FOR IMMEDIATE RELEASE
Wednesday, June 04, 2014
NYC Parks Cuts Ribbon On Keap Fourth Community Garden In Brooklyn
NYC Parks Deputy Commissioner Larry Scott Blackmon today joined Director of Food Policy for the Mayor's Office Barbara Turk, GreenThumb Director Nancy Kohn, and community partners to cut the ribbon on Keap Fourth Garden in Brooklyn. Thanks to $25,000 in funding provided by the Mayor's Office, the NYC Parks Land Restoration Project, GrowNYC, and community volunteers were able to construct 10 garden beds, a garden shed, new fencing, a compost bin, and a gazebo with a rainwater harvesting system that will provide water for the garden. Keap Fourth Garden will also be offering a number of educational programs for local youth, including a music program on Mondays, arts and crafts activities on Fridays, and compost education workshops on weekends throughout the gardening season.
"We are pleased to welcome Keap Fourth Garden into New York City's thriving urban agriculture community," said Commissioner Blackmon. "This city's newest GreenThumb garden will provide vital green space, hands-on educational opportunities, and fresh, local produce for neighboring communities, and will help strengthen neighborhood ties between New Yorkers of all ages."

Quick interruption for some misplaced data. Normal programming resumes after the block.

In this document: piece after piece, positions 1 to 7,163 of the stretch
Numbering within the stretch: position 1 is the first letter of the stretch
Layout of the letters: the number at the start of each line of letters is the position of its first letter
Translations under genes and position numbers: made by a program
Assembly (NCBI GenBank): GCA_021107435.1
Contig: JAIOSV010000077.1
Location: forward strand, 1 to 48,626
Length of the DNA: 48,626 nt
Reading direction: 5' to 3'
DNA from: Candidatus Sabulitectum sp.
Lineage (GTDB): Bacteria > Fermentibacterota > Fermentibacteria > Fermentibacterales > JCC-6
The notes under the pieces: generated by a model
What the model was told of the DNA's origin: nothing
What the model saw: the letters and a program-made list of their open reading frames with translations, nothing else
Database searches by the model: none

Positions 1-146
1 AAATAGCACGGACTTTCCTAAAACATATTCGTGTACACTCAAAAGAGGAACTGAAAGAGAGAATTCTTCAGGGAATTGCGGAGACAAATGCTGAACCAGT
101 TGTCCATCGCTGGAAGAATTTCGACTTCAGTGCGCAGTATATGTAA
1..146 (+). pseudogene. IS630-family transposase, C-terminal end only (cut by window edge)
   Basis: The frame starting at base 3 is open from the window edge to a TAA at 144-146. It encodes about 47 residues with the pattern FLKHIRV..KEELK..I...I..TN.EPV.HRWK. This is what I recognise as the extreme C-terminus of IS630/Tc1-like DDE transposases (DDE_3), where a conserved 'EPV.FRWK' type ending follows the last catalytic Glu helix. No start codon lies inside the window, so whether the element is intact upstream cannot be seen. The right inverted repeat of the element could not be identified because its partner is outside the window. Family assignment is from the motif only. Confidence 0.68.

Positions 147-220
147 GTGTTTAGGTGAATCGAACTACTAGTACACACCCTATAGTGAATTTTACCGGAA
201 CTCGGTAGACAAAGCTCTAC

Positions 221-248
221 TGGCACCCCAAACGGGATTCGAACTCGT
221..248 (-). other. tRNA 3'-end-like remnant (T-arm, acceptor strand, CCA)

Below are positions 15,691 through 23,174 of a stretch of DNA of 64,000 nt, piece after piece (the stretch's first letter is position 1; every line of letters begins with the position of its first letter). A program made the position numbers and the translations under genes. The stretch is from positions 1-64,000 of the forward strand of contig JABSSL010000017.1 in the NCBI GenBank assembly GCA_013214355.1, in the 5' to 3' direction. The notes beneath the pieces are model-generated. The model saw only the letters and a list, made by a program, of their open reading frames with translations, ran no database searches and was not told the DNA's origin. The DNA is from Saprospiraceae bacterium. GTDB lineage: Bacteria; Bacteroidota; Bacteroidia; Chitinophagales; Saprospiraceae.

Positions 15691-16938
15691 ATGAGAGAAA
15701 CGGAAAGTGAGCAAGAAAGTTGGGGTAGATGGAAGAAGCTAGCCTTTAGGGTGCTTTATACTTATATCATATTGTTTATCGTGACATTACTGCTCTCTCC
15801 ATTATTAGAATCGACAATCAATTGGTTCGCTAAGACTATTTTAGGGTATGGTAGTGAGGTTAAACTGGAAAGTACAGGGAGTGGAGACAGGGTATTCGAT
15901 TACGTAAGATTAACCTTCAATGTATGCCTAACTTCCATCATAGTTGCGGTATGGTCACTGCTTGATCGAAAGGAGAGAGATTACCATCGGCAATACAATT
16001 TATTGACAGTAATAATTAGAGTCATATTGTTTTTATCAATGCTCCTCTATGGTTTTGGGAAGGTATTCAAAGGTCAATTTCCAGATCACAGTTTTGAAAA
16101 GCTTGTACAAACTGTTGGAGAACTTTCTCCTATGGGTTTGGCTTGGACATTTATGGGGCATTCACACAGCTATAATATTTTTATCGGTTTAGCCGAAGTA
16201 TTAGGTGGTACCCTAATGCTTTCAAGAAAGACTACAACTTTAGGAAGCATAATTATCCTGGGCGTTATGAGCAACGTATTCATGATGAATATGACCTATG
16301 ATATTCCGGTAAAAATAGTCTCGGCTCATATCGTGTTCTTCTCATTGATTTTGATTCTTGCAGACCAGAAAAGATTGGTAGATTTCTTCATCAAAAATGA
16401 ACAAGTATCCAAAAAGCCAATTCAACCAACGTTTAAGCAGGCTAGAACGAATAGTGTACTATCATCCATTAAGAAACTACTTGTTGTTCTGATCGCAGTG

"Improving the health and well-being of neighborhoods is of critical importance to the Mayor," said Ms. Turk. "This community garden, and all the activities this space makes possible, will strengthen this community. We are grateful to those who first dreamed of this garden, and to the Parks Department for helping make this garden a reality."
Keap Fourth Garden is registered with GreenThumb and is under the jurisdiction of NYC Parks. The garden will be open to the public for a minimum of 20 hours per week throughout the gardening season, and welcomes new members and volunteers. The garden's ten raised beds will grow raspberries, strawberries, native wildflowers, kale, basil, tomatoes, cucumbers, sweet peas, radishes, sunflowers, and more.
Beginning in January 2012, the Mayor's Office identified approximately a dozen city-owned lots suitable for new community gardens, and allocated approximately $400,000 for their conversion into active gardens. The gardens, are run by local garden groups, are intended to promote healthy living practices in New York City.
GreenThumb provides educational and material support, including new tools, workshops, and soil and compost deliveries, to approximately 600 community gardens across the five boroughs. GreenThumb, a division of the New York City Parks Department, is the largest community gardening program in the country. For more information on membership or volunteering with a GreenThumb garden, visit www.greenthumbnyc.org or visit the NYC Parks website at www.nyc.gov/parks and search for "GreenThumb."